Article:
FBI agent Lily Yu’s mind is a dangerous place to be in the latest Novel of the Lupi…
Thanks to the mindspeech lessons she’s receiving from the black dragon, Lily is temporarily benched from Unit Twelve—until her brain acclimates and the risk of total burnout passes. At least she has her new husband, lupi Rule Turner, to keep her occupied.
But when her mentor calls in a favor and sends Lily to a murder scene, she’s suddenly back on active status—despite the hallucinations she can’t keep at bay. With one touch, Lily knows the man was killed by magic, but her senses don’t warn her how far the conspiracy goes…
A shadowy force within the government wants to take Unit Twelve down, and they don’t mind killing to achieve their goal. With none of her usual resources, Lily is up against impossible odds–because with her mind in disarray, she can’t trust anything she sees.
I’m not entirely sure why I waited so long to read this one. Some of it was me, I hadn’t been feeling well and was rather blah, but for the rest I was unaccountably nervous about this one. I was weirdly nervous about starting the last one too, but I figured it was because it was focusing on alternate characters. This one focused on Lily and Rule, so I am not sure why I was nervous, but I am starting to think it may just be this series. It makes me nervous. Even after 12 books now, it is always something unexpected (as an aside, don’t start with this book, it would be impossible). And then I read some reviews that made me more nervous. So, I kept putting it off.
Once I did get to it, the beginning didn’t begin to make me feel any better than the blurbs or the reviews I read had. It took a couple of chapters for me to really get into it because we started out in someone else’s head and I couldn’t understand why. But then once I did, it was Whoa Nelly.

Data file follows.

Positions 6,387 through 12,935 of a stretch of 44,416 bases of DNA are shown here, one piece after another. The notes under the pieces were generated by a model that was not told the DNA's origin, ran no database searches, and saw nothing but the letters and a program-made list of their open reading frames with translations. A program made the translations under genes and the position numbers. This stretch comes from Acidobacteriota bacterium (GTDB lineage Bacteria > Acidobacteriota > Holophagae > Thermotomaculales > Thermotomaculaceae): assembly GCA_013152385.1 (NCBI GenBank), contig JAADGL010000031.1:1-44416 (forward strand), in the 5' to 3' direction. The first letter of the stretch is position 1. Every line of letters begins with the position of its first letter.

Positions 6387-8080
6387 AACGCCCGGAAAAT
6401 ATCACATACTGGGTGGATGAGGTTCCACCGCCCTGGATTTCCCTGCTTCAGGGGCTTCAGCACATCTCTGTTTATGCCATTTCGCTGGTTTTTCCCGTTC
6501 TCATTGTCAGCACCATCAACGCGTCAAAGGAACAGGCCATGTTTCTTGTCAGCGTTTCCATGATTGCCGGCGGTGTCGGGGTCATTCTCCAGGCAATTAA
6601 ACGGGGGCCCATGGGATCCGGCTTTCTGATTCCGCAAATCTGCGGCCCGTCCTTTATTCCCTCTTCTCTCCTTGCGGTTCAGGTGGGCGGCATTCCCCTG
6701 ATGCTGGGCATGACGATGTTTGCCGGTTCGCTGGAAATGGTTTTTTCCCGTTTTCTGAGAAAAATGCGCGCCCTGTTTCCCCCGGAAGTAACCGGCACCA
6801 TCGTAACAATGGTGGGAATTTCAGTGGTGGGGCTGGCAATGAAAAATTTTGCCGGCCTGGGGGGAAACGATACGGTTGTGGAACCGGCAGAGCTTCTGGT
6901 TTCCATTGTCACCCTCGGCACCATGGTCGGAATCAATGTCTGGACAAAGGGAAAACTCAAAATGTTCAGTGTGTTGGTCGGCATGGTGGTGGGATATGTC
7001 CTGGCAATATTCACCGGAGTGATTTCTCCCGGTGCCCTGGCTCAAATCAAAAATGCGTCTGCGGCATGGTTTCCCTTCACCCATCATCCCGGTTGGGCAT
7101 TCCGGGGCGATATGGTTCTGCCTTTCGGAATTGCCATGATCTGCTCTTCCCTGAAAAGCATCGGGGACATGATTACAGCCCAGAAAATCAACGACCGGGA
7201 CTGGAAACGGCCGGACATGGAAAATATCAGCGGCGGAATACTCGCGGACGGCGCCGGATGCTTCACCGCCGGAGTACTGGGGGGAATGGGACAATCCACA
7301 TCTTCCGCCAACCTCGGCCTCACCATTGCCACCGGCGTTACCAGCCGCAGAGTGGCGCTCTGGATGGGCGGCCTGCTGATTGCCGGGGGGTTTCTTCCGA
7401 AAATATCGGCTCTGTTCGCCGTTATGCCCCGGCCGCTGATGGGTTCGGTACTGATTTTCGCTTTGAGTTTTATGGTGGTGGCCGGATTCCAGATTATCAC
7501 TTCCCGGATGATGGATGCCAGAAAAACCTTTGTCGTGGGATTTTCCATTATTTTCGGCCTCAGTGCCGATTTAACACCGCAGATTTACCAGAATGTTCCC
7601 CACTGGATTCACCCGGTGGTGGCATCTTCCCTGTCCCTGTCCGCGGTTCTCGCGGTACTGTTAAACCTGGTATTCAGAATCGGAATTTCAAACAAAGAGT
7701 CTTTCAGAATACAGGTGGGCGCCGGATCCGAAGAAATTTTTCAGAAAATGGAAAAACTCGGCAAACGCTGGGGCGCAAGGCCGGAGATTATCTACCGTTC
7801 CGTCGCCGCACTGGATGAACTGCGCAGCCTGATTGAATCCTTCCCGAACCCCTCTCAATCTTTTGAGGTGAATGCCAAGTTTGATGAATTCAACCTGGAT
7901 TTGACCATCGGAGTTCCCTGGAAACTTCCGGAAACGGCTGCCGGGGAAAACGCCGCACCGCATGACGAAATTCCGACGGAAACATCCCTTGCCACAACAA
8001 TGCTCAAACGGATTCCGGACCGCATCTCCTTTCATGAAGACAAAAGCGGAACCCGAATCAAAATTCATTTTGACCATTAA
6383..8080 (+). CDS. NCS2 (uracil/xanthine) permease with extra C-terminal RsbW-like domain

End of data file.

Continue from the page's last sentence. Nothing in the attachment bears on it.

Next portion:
There are some seriously surprising plot twists in this story, and Lily and Rule spend an unprecedented amount of time apart. But since we get to learn so much more about both dragons and brownies, it was forgivable. And those parts were amazing. I missed many of the usual characters, but their lack was only really evident in retrospect. And the one new major character is really interesting and I hope we see more of her.
And this story was really, really good. Amazing really. But I don’t quite understand how or even if this furthers the overall story arc of the series. I’m going to have to admit that I am quite baffled at this point. I mean, I get where some of the odder threads have been leading to now, but where we go from here is slightly baffling. And there are a few threads that are far from tied up, beyond the overall story arc. But considering how Wilks has pulled it off in the past, I’ll just have to go with it. Eileen Wilks said of the differences between her initial novella and the first book, that she “can’t step into the same stream twice”, and I think that is true, maybe in more ways than she meant at the time. Most series are strongly linear, by both time and events. Hers is oddly non-linear, in a way that I can’t quite describe. I’ve described it as a tapestry before and that seems as good a description as any.
And holy heck this went to some really dark places, even compared to the places Wilks has taken us before. It wasn’t really gratuitous, but it stung a little. Some of it was expected, but the rest was almost completely out of my frame of reference.
So, where do I stand as far as opinions? It isn’t my favorite story of the series. Yes, moments were amazing and magical and fascinating, but not all of it was. And I’m not talking about the things that hurt, because they seemed necessary. But there were some rough spots. And this isn’t going to make my re-reads for any old reasons shelf. But it was certainly better than just solid, and it is very necessary for the series as a whole I think, even if I can’t quite see how right this moment. So I am going to give it 4 stars and hope the next one comes out soon.